In the spring of 1945, Szilárd took the petition to the man who was soon to be named Secretary of State, James F. Byrnes, hoping to find someone who would pass on to President Truman the message from scientists that the bomb should not be used on a civilian population in Japan, and that after the war it should be put under international control in order to avoid a post-war arms race. Byrnes was not sympathetic to the idea at all. Thus, President Truman never saw the petition prior to the dropping of the bomb. Szilárd regretted that such a man was so influential in politics, and he appeared to also be despondent at having become a physicist, because in his career he had contributed to the creation of the bomb. After the meeting with Byrnes, he is quoted as having said, "How much better off the world might be had I been born in America and become influential in American politics, and had Byrnes been born in Hungary and studied physics."[5] In reaction to the petition, General Leslie Groves, the director of the Manhattan Project, sought evidence of unlawful behavior against Szilárd.[6]

The first atomic bomb, known as Little Boy, was dropped on Hiroshima on August 6, 1945. It was followed three days later by a second bomb, known as Fat Man, over Nagasaki. The deployment of these bombs led to an estimated 200,000 civilians dead and, debatably, Japan's eventual surrender. In December 1945, a study by Fortune business magazine found that over three-quarters of Americans surveyed approved of the decision to drop the bombs.[7] In spite of this, a group of the most prominent scientists of the day united to speak out against the decision, and about the future nuclear arms race. One World or None: A Report to the Public on the Full Meaning of the Atomic Bomb was released in 1946, containing essays by Leo Szilárd himself, Albert Einstein, Niels Bohr, Arthur Compton, Robert Oppenheimer, Harold Urey, Eugene Wigner, Edward Condon, Hans Bethe, Irving Langmuir, and others. The theme of the book, which sold over a million copies, was that nuclear arms should never be used again and that international cooperation should govern their use.[8]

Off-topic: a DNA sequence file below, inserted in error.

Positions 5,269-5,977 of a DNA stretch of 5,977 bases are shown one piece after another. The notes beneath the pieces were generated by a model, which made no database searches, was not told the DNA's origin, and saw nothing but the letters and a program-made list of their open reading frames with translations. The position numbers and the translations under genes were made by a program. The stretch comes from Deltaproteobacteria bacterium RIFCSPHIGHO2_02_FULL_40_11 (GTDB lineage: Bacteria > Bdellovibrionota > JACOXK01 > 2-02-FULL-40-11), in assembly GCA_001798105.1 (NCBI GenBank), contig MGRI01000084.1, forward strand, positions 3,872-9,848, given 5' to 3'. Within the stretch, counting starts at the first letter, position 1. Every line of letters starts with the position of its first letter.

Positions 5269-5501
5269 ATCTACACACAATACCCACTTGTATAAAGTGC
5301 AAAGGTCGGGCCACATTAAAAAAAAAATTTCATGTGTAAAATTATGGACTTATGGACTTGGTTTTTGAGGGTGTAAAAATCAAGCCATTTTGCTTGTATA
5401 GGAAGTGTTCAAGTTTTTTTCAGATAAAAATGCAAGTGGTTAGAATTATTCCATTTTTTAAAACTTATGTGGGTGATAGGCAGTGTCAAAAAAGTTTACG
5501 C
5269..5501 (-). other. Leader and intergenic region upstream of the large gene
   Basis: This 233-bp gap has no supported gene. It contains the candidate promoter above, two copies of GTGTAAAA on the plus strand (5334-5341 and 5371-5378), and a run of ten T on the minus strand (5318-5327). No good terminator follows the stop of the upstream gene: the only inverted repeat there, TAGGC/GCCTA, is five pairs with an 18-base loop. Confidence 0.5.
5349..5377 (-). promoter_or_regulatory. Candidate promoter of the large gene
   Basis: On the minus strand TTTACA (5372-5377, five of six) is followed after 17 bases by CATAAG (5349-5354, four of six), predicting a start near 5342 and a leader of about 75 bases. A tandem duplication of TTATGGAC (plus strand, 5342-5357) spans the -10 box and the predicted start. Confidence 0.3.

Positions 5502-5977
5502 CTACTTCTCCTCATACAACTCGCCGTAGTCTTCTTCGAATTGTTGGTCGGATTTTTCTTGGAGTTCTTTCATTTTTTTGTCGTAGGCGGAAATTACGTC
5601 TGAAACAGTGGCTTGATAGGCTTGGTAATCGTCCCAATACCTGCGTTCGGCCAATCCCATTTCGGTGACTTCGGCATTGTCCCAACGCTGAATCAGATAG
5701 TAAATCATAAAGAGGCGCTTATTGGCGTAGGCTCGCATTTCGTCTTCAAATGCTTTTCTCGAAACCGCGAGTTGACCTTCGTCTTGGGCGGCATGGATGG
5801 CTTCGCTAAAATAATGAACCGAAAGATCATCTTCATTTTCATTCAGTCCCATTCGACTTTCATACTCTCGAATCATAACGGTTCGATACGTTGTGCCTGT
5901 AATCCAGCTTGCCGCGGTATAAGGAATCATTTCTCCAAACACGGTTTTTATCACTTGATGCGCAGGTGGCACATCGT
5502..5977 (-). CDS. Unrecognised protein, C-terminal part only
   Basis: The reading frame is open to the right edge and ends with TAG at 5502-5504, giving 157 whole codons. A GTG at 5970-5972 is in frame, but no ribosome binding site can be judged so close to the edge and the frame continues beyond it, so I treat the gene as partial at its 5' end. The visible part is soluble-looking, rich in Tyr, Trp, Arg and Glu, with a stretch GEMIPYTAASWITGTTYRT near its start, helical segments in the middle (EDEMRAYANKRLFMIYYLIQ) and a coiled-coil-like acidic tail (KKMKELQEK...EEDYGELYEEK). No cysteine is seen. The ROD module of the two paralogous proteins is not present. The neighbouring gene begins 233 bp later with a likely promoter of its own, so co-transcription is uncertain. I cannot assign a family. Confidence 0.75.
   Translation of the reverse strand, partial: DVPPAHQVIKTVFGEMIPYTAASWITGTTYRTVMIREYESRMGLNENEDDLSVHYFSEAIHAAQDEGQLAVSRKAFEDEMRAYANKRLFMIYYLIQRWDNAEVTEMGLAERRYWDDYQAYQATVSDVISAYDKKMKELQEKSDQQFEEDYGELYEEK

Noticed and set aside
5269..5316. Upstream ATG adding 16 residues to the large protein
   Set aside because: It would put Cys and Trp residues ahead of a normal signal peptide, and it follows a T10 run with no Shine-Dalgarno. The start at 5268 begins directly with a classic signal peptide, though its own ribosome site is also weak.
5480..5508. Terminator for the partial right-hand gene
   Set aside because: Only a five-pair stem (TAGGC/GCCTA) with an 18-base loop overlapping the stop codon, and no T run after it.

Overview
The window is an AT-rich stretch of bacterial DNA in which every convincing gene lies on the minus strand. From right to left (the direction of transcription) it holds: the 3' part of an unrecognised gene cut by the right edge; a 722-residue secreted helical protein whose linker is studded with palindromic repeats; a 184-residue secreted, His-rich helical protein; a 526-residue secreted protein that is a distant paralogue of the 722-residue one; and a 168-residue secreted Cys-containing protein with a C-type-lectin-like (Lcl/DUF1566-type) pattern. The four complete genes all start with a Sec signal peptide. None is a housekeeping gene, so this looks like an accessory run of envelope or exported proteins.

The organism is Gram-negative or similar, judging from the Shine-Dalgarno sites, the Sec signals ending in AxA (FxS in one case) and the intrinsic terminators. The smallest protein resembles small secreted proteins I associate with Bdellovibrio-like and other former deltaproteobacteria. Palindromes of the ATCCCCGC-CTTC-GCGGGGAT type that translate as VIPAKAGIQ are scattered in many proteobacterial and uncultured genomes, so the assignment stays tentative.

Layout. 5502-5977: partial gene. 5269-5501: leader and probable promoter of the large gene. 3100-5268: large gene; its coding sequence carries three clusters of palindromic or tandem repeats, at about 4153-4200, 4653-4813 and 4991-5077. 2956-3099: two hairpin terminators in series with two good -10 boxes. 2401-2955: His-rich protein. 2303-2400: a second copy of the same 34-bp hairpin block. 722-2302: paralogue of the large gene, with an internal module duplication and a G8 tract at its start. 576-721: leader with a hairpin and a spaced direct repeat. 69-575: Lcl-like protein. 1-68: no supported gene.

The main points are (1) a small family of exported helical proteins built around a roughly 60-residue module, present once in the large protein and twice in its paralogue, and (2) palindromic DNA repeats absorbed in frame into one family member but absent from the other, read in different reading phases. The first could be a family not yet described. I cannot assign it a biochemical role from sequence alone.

The 70 signers at the Manhattan Project's Metallurgical Laboratory in Chicago, in alphabetical order, with their positions, were:[2]

  1. David S. Anthony, Associate Chemist
  2. Larned B. Asprey, Junior Chemist, S.E.D.